Obesity Case 8

A 58 year-old man is referred to see you for a fasting glucose of 108 mg/dL (normal, 70-100 mg/dL). He has a past medical history of hypertension treated with atenolol 25 mg daily and hypercholesterolemia treated with atorvastatin 20 mg daily. His only regular physical activity is walking four blocks to and from a diner each day at lunchtime. His father was a heavy smoker and had a myocardial infarction (MI) at age 43 years. On review of systems, he complains of fatigue, dyspnea on exertion, gastroesophageal reflux, lower extremity edema, snoring, sleep disturbance, loss of libido, erectile dysfunction, and a depressed mood without suicidal thoughts or ideation. 

On physical examination he has a body mass index (BMI) of 38 kg/m2 (normal, 18.5 to 34.9 kg/m2), blood pressure of 150/94 mm Hg, resting heart rate of 84 beats/minute, a neck circumference of 42 cm, a waist circumference of 109 cm, a crowded oropharynx, and 2+ pitting edema of the pretibial surfaces. Thyroid, lung, cardiac, abdominal, genital, and peripheral arterial exams are normal.

Review of outside labs also includes a total cholesterol of 250 mg/dL (desirable, <200 mg/dL), triglycerides of 500 mg/dL (desirable, <150 mg/dL), and high density lipoprotein cholesterol (HDL-C) of 27 mg/dL (desirable, = 60 mg/dL). The patient's calculated LDL cholesterol (LDL-C) could not be determined due to the high triglycerides.

Question 1

  Which of the following is the most appropriate next step?

A. Referral for a treadmill nuclear stress test
B. Measure total testosterone
C. Add lisinopril to his medication regimen
D. Referral to a dietitian
E. Start phentermine
Correct Answer
A. Referral for a treadmill nuclear stress test

Overweight and obesity represent a continuum of a chronic disease that takes away from psychological, physical (adiposity), and metabolic (adiposopathy) health. The initial approach to a patient with overweight or obesity involves risk stratification. A thorough evaluation looking for causes or complications of the increased fat mass is the goal of the first patient encounter. Many of the complications of obesity generate vicious cycles that make ongoing accrual of fat mass likely and loss of fat mass difficult. These complications include insulin resistance, male hypogonadism, sleep apnea, depression, degenerative disc disease, and degenerative osteoarthritis.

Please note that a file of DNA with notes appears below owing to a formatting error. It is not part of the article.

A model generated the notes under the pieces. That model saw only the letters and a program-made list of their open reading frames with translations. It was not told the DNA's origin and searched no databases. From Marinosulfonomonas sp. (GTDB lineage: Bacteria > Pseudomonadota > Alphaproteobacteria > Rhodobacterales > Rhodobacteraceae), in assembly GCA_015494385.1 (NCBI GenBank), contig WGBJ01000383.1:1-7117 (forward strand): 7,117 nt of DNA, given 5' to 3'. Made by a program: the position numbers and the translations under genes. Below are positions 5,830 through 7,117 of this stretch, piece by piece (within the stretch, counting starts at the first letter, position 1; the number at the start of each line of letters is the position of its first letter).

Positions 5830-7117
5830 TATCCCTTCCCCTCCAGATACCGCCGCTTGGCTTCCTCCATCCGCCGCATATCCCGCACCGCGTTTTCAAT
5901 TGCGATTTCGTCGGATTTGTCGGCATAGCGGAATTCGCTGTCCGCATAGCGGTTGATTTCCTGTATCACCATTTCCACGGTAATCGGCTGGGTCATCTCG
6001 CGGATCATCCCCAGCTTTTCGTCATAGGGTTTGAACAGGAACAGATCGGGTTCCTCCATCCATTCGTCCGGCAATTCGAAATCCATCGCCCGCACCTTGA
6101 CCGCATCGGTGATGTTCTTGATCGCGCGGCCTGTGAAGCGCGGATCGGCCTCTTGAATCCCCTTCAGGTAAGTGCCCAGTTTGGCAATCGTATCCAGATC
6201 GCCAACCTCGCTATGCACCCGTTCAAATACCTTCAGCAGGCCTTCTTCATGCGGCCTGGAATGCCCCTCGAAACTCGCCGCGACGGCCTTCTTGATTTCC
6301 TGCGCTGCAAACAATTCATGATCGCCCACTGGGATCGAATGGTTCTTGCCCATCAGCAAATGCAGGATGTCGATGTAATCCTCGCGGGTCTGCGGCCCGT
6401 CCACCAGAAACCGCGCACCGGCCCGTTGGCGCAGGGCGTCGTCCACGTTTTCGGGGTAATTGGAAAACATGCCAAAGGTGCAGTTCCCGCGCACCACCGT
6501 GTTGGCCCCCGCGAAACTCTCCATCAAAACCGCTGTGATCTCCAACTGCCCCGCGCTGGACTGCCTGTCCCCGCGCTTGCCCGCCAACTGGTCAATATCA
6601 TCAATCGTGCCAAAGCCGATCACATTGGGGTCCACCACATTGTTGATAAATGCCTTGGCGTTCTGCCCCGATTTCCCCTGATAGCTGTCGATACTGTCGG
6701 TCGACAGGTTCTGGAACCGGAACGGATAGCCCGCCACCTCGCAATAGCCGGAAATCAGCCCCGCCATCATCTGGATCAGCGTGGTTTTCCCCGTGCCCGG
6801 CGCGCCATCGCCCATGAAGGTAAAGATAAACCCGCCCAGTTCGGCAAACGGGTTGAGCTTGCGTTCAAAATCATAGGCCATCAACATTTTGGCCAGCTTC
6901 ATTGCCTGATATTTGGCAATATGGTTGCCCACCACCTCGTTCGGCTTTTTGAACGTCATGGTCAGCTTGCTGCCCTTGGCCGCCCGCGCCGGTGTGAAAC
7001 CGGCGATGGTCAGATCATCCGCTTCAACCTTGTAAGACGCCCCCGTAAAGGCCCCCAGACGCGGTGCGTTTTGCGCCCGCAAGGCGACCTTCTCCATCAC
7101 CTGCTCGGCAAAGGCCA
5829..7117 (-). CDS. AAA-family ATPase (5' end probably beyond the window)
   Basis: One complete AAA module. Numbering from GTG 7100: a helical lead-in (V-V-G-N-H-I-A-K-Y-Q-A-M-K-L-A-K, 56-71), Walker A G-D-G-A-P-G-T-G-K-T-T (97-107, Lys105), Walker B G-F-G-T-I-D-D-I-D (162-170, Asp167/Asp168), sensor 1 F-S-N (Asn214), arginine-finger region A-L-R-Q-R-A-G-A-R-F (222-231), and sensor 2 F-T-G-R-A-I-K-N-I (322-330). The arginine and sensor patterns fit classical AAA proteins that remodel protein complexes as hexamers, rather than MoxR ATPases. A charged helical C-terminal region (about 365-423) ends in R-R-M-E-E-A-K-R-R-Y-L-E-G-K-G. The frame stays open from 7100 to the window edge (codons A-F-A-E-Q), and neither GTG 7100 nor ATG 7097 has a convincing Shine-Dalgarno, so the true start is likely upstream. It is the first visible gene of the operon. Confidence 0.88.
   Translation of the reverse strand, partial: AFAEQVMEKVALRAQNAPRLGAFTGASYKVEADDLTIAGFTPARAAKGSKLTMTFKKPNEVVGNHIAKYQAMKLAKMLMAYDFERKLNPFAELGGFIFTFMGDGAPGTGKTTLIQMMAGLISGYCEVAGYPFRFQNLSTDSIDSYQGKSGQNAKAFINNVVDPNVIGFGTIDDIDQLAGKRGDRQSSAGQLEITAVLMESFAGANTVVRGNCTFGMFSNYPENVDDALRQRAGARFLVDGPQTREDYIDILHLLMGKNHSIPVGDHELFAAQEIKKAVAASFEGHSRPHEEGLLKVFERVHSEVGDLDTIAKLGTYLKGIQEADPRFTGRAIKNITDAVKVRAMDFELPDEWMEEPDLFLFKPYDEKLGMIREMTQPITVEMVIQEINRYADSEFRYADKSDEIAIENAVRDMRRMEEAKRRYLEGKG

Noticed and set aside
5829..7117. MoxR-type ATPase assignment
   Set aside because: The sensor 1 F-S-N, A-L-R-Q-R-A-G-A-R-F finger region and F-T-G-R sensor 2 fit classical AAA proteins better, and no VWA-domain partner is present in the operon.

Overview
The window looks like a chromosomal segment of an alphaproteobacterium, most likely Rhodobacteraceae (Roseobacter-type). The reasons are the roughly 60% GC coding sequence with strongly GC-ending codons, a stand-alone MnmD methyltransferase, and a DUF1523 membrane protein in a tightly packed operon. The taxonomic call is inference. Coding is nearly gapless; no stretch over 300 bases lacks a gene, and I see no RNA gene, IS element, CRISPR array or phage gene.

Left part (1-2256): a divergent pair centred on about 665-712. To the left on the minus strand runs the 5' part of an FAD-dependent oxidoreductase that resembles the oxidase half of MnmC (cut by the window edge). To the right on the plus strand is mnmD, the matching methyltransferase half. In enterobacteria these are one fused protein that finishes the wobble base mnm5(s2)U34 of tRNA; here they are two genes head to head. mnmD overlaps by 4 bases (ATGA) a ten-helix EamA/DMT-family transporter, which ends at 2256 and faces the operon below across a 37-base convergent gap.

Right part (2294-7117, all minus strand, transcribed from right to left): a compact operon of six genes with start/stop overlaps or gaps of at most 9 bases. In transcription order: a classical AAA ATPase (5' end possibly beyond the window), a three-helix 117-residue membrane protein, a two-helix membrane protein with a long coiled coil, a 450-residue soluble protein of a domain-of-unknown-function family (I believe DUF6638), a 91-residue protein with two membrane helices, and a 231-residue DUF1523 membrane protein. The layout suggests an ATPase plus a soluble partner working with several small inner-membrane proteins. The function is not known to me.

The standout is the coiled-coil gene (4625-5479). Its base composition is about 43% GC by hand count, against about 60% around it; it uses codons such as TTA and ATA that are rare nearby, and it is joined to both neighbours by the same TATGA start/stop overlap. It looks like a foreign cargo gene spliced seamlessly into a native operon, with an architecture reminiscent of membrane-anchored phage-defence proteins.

Additionally, pharmacotherapy may cause the accumulation of fat mass or become an obstacle to weight loss. A careful review of medications is needed to remove the ones that may cause weight gain and introduce alternatives that may lead to weight loss. This patient is treated with a beta blocker. Beta blockers cause chronotropic insufficiency, depression, exacerbation of reactive airway disease, erectile dysfunction, and because of all of this, weight gain. Replacing the beta blocker with other antihypertensive medications is desirable in this patient, unless he already has coronary artery disease.  This patient has dysmetabolic syndrome, with hyperglycemia, hypertension, high triglycerides, low HDL-C, and a high waist circumference, which places the patient at high risk of coronary artery disease. Therefore, an assessment of the patient's coronary artery reserve is the most important first step before making therapeutic decisions.Measuring the patient's total testosterone is appropriate since many of the patient's symptoms may be due to hypogonadism. These symptoms include fatigue, loss of libido, erectile dysfunction, and depression.

A low total testosterone needs further laboratory evaluation to determine whether the patient has primary hypogonadism or hypogonadotropic hypogonadism. A total testosterone of 200 ng/dL or less warrants treatment with testosterone replacement as a means to help the weight loss process.If the patient does not have established coronary artery disease, beta-blocker therapy may be discontinued. Treatment of the patient's hypertension is medically necessary. Angiotensin converting enzyme inhibitors or angiotensin receptor blockers are the preferred agents to treat hypertension in patients with obesity. Lisinopril should be added when atenolol is discontinued.The cornerstones of good health include meal planning, healthy eating, good nutrition, adequate daily physical activity, adequate sleep, and time for recreation. Referral to a dietician is always appropriate to help patients meet these goals.